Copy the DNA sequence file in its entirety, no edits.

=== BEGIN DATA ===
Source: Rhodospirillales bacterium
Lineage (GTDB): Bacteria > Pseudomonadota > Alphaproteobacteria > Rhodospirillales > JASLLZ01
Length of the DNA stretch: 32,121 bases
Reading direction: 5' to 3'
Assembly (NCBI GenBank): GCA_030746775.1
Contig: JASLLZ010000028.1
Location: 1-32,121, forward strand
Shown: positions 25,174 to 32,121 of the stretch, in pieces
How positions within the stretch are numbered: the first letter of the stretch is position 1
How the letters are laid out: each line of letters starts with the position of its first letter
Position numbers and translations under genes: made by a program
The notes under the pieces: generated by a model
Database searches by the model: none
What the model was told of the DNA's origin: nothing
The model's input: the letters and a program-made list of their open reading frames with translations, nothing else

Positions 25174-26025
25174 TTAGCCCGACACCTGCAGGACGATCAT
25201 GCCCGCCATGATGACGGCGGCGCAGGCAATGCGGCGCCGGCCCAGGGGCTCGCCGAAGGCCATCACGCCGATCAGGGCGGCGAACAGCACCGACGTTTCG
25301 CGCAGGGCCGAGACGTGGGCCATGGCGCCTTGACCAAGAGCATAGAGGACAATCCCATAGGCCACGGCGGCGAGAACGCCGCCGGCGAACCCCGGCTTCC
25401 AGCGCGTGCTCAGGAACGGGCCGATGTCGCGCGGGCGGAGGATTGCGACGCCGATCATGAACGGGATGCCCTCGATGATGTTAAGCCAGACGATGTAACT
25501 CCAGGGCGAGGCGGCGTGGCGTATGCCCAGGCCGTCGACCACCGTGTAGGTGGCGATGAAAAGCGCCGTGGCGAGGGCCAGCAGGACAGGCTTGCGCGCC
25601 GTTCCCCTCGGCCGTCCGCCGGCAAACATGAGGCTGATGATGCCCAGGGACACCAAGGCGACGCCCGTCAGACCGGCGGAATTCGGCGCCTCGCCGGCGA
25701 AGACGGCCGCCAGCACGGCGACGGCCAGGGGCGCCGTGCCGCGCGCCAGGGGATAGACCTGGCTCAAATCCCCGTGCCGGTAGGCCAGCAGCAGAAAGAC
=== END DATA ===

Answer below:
Source: Rhodospirillales bacterium
Lineage (GTDB): Bacteria > Pseudomonadota > Alphaproteobacteria > Rhodospirillales > JASLLZ01
Length of the DNA stretch: 32,121 bases
Reading direction: 5' to 3'
Assembly (NCBI GenBank): GCA_030746775.1
Contig: JASLLZ010000028.1
Location: 1-32,121, forward strand
Shown: positions 25,174 to 32,121 of the stretch, in pieces
How positions within the stretch are numbered: the first letter of the stretch is position 1
How the letters are laid out: each line of letters starts with the position of its first letter
Position numbers and translations under genes: made by a program
The notes under the pieces: generated by a model
Database searches by the model: none
What the model was told of the DNA's origin: nothing
The model's input: the letters and a program-made list of their open reading frames with translations, nothing else

Positions 25174-26025
25174 TTAGCCCGACACCTGCAGGACGATCAT
25201 GCCCGCCATGATGACGGCGGCGCAGGCAATGCGGCGCCGGCCCAGGGGCTCGCCGAAGGCCATCACGCCGATCAGGGCGGCGAACAGCACCGACGTTTCG
25301 CGCAGGGCCGAGACGTGGGCCATGGCGCCTTGACCAAGAGCATAGAGGACAATCCCATAGGCCACGGCGGCGAGAACGCCGCCGGCGAACCCCGGCTTCC
25401 AGCGCGTGCTCAGGAACGGGCCGATGTCGCGCGGGCGGAGGATTGCGACGCCGATCATGAACGGGATGCCCTCGATGATGTTAAGCCAGACGATGTAACT
25501 CCAGGGCGAGGCGGCGTGGCGTATGCCCAGGCCGTCGACCACCGTGTAGGTGGCGATGAAAAGCGCCGTGGCGAGGGCCAGCAGGACAGGCTTGCGCGCC
25601 GTTCCCCTCGGCCGTCCGCCGGCAAACATGAGGCTGATGATGCCCAGGGACACCAAGGCGACGCCCGTCAGACCGGCGGAATTCGGCGCCTCGCCGGCGA
25701 AGACGGCCGCCAGCACGGCGACGGCCAGGGGCGCCGTGCCGCGCGCCAGGGGATAGACCTGGCTCAAATCCCCGTGCCGGTAGGCCAGCAGCAGAAAGAC